Report stage

Report stage took place in the House of Commons on 12 March 2021.

Sir Christopher Chope (Conservative MP for Christchurch) tabled two amendments to the bill:

  • New clause 1 would have meant the bill would expire after 5 years. Sir Christopher argued this would ensure an assessment was made of this impact of these new powers at the end of this five-year period.
  • Amendment 1 would have limited the amount of money the British Library was able to borrow to £1 million per year. Sir Christopher argued this would ensure that Parliament retained control over the amount being borrowed.

During his speech, Sir Christopher also raised concerns that enabling the British Library to borrow might be used by the Government as a justification for cutting its grant in aid funding.

Responding to Sir Christopher, Mr Afolami argued the amendments were unnecessary. He said it was important the bill granted the same powers to the British Library that had already been given to other national museums and galleries.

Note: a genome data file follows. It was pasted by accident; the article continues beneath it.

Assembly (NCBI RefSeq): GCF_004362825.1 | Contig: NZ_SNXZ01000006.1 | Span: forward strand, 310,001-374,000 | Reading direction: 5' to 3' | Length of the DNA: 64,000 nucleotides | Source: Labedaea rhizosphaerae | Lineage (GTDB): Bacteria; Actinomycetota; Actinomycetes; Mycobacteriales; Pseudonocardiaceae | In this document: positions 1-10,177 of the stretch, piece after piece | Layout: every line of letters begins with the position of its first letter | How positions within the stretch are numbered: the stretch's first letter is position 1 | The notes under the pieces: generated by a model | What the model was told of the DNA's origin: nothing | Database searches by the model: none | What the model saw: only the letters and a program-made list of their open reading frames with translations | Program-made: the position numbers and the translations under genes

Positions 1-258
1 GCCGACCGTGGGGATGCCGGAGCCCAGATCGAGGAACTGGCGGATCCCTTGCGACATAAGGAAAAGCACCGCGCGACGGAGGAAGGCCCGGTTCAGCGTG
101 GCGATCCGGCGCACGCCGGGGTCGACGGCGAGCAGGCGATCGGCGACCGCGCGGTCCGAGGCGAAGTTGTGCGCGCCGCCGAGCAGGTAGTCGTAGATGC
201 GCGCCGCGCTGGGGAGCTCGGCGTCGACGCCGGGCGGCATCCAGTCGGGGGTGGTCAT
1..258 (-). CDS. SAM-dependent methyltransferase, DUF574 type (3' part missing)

Matt Warman, the Parliamentary Under Secretary of State for Digital, Culture, Media and Sport, argued against adding an expiry date to the bill. He said it risked taking up further parliamentary time, as it would require Parliament to pass the same legislation again after 5 years. He said introducing restrictions on borrowing by the British Library where none existed for other similar bodies would be unfair. He also told the House that he was unaware of any plans from HM Treasury to reduce the amount of grant in aid funding the British Library received. Following this debate, Sir Christopher withdrew new clause 1 and amendment 1.

Third reading

Immediately after report stage, the bill received third reading. It was passed following a short debate in which Mr Afolami thanked MPs and the Government for their support.

House of Lords stages

First reading in the House of Lords took place on 12 March 2021. The bill’s sponsor in the House of Lords is Lord Vaizey of Didcot (Conservative). The bill is scheduled to receive its second reading in the Lords on 19 March 2021.

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Cover image by CGP Grey—CGP Grey’s Photography.